After a historically dry winter, some growers are farming less land, switching crops, and trucking in water, or taking the season off entirely.
Scott Chang-Fleeman has had a challenging couple of years. Even before the pandemic, his solo farming venture, Shao Shan Farm in Bolinas, California, had to contend with broken equipment and flash floods. Then, when the pandemic hit, Chang-Fleeman had to quickly pivot from supplying restaurants with his produce to selling it directly to consumers at farmers’ markets and through a community supported agriculture (CSA) program.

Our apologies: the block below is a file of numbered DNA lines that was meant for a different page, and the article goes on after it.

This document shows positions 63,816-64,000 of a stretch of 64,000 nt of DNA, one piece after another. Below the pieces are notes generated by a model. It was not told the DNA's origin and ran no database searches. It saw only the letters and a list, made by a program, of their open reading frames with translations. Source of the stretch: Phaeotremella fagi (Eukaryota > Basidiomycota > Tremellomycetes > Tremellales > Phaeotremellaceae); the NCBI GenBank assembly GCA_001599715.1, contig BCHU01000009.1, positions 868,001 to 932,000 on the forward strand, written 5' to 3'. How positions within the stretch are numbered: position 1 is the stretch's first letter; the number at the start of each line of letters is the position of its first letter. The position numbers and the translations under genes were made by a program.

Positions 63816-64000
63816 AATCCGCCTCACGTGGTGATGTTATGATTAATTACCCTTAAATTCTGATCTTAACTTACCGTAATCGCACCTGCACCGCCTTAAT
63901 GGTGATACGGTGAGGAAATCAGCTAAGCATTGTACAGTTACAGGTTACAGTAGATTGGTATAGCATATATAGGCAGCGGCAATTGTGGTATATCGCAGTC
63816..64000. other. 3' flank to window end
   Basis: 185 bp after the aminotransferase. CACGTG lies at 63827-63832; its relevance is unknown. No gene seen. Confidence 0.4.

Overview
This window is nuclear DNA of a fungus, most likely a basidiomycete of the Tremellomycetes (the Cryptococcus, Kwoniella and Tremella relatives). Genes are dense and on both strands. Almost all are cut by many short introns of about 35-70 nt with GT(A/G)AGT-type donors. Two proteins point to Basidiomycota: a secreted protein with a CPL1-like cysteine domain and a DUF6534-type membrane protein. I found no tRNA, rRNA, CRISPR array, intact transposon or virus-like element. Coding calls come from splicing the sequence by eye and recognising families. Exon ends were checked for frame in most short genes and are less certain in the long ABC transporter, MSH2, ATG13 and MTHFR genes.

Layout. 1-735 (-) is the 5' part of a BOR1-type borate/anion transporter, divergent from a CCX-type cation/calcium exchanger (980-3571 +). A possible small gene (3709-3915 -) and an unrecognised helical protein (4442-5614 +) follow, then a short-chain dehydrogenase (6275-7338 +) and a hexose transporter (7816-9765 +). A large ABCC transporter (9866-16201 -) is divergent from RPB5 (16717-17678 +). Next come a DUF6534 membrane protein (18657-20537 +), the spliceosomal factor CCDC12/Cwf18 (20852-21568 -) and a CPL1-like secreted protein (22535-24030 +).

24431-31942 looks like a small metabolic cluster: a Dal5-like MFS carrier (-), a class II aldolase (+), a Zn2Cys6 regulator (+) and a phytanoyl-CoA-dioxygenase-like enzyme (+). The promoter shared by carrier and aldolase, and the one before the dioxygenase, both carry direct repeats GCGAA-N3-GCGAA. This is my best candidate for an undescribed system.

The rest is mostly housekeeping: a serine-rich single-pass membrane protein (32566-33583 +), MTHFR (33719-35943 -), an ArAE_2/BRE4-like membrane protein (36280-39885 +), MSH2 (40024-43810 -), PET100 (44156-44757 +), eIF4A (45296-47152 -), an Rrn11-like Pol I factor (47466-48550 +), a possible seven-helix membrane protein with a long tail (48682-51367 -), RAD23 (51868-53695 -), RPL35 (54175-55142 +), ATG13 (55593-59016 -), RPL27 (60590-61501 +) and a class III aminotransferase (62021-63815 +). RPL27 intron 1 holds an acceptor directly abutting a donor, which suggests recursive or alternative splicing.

It seemed like things were finally looking up for Chang-Fleeman—until this spring, when rainfall he has come to expect this time of year didn’t arrive, leaving the reservoirs on his property empty.
“It’s really disheartening,” he said. “I’m going into my third year of business, and every single year, there’s been not just a different crop, but a different business plan.”